Here's a 75-minute online documentary on the authorship question from the Oxfordian side, although there is some balance. It makes some good points. It's on Amazon--I think there's a fee of $3 or so:

"I even considered majoring in anthro in college, though I'm not sure I was very serious about it." - Michael Prescott

I chose to major in Animal Science because it was in the College of Agriculture at the University of Georgia and there were no language requirements to get a degree in Agriculture. Anthropology is in the College of Arts and Sciences and there is a language requirement attached to it. I also chose to major in Animal Science because I thought there'd be more jobs in that field. I ended up working as a manager of the animal facilities at the University of Tennessee College of Veterinary Medicine for most of my life. I've taken care of just about every kind of animal you can imagine, including monkeys, bears, a young cougar, parrots, snakes, etc.

I like animals, so that kind of work would appeal to me, Art.

I haven't got an animal science degree Art but I have always been surrounded by animals, particularly since living in Thailand.

We have a soi ( street) cat who the maid fed when it wandered onto the section one day. Who quickly learnt that my dog wouldn't chase her if she hung around my legs. The monsoon came and she rushed inside out of the rain and that was it, she became our cat. She now has diabetes and is injected each day, so she is one expensive animal!

We have had hamsters, one of which decided to go absailing from the 7th floor to the 1st. I used to give her the run of the apartment and she had a nest in my bathroom, and the children were told not to leave the doors open. One day on losing her, my husband said "she must have gone over the side as she is not here". So I called her as I usually do "here Gin Gin". And who popped out from the plants on the bottom floor, and none worse for wear?

We lived for some 5 years on a quarter acre section with 12 mature mango trees, in the middle of Bangkok. We had plenty of tree snakes, frogs, lizards and squirrels. And the squirrels became quite friendly and would come up to the house and screech if there was a snake about, or one them had died.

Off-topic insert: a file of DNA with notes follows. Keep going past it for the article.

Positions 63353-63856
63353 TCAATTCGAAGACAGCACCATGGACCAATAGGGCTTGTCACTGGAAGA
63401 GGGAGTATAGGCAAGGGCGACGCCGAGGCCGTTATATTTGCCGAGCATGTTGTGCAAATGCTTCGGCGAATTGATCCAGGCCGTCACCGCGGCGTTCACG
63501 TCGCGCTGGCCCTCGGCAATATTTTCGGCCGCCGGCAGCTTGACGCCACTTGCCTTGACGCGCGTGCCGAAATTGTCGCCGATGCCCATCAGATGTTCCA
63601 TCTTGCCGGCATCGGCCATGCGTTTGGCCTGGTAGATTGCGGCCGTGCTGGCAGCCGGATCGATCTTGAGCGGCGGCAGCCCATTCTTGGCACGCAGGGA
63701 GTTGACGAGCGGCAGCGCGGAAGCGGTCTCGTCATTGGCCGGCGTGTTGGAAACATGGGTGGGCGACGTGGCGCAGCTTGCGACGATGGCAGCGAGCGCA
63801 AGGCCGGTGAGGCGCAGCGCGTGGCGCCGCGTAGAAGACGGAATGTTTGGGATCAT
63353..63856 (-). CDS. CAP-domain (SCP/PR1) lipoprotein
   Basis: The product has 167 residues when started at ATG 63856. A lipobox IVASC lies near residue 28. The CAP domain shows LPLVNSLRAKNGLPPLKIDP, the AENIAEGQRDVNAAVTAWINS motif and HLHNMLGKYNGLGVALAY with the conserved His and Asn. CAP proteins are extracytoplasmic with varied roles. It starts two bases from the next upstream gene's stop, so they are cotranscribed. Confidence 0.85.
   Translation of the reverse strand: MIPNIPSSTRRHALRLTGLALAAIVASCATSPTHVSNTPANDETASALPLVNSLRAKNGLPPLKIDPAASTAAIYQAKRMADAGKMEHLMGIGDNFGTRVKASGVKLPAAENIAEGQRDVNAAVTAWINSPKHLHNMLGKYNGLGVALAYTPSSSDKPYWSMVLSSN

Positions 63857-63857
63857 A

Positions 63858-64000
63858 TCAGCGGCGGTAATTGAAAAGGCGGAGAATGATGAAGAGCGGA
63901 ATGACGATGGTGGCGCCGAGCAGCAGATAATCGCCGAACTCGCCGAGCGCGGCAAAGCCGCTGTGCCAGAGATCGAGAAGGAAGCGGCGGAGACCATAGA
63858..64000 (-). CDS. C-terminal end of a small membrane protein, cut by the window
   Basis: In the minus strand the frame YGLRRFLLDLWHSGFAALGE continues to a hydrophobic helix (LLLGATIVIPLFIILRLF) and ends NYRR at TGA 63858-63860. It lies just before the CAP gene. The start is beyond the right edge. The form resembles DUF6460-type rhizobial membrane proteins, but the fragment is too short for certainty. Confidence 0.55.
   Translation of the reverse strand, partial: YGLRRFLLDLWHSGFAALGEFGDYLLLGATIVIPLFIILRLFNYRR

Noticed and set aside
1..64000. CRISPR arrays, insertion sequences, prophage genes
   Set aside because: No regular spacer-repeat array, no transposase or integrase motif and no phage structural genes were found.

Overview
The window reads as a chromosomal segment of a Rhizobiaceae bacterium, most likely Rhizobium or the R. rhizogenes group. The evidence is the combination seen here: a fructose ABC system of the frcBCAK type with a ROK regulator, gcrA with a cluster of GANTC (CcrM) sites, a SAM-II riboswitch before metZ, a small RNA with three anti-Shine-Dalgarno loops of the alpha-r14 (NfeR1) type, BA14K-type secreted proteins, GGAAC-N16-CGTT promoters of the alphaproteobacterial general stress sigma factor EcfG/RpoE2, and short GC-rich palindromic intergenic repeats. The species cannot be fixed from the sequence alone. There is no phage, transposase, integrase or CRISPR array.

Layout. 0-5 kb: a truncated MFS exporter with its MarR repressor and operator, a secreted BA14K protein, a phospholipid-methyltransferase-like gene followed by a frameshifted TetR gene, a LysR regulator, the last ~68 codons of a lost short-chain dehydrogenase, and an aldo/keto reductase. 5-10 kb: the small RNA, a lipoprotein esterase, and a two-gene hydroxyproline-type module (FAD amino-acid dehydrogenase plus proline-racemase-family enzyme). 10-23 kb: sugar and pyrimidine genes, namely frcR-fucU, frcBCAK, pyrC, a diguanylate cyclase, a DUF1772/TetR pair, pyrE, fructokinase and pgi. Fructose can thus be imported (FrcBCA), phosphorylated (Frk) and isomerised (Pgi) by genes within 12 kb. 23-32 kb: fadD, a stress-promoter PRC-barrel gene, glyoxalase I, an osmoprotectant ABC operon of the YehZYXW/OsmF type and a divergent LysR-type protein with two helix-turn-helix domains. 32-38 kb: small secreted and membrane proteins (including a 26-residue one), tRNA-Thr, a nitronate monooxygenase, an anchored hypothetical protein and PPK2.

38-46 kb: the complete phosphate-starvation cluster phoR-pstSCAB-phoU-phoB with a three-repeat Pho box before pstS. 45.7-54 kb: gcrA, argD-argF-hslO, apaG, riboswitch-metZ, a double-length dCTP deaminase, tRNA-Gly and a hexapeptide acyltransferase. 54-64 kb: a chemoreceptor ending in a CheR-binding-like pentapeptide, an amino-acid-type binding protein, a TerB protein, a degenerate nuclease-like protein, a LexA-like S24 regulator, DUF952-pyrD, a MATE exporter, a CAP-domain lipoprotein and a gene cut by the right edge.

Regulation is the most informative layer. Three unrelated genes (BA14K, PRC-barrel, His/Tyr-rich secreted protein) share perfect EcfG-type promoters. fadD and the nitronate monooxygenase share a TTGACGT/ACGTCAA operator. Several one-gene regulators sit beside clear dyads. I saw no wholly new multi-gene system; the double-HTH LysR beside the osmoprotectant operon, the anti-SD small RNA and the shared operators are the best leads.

What was wonderful, was that the trees formed a large canopy and many birds settled there on passing through. It amused me one year after a heavy storm, a rail decided to stay for a while. And another time, why I don't know, an egret decided to build a nest high up on the canopy, till he realized he was a little off course.

My cat unfortunately loved the frilled lizards a bit too much, and I came home one day to find one holed up with her frill out as wide as her mouth and backed into a corner. Picking it up I plonked it in a shoe and deposited it up the back of the section.

We always had turtles, who would start 2 inches wide, and who eventually out grew there ceramic pots. One male was quite adventurous and If I heard barking, I would know my shitsu was rounding her up to prevent her from going out the gate.

My cat regularly brought in scorpian's and tree frogs, one of which I found swimming in the cats drink bowl one morning. In Thailand they have a lizard called a tukgare, named so because it makes the sound "tukgare". And Thais think it is bad luck if they call less than 7 or is it 10 times? When small they are bright orange with purple spots, and very pretty. As an adult, they can reach up to half a metre and be quite fierce. I found one living in my kitchen and decided to try and tame it. So I called it each night from behind my cupboards and fed it on dogfood. About a year later he disappeared. And sure enough, as my father had told me, he had gone and found a mate and lived thereafter just outside my back door.

Now not my best idea, but one day I found a hornets nest by our gate. And I thought, you know, I am sure I can get rid of it unscathed.
Sooo, I lit a bit of heavy cardboard and placed it at the bottom of the shrub beneath the nest and ran inside. Now it had been raining and the shrub was green, and the cardboard only a small piece so I thought it probably wouldn't light. And indeed it worked really well, smoking the nest and stupifying the hornets. But unfortunately it began to work its way up the tree to the lagging phone cables draped through it. So I had to run out quickly with a bucket, and was back a little too late. I can attest that Asian hornets are indeed about three inches long ----

a:Their sting has a higher concentration of the pain-causing chemical called Acetylcholine than any other stinging insect.
b: An enzyme in its venom can dissolve human tissue.
c: Containing at least eight distinctly different chemicals, the venom itself produces one such that actually attracts others of its kind to the victim.
d: Like all other hornets, it can sting repeatedly.

The driver couldn't get over the fact that madam had taken on a hornets nest, and rang all his friends in disbelief. H m m.

Ahh, well we are all off course these days. Lyn x.

Greetings! I am actually excited to find out one thing, could you be so kind and please tell us where you grew up?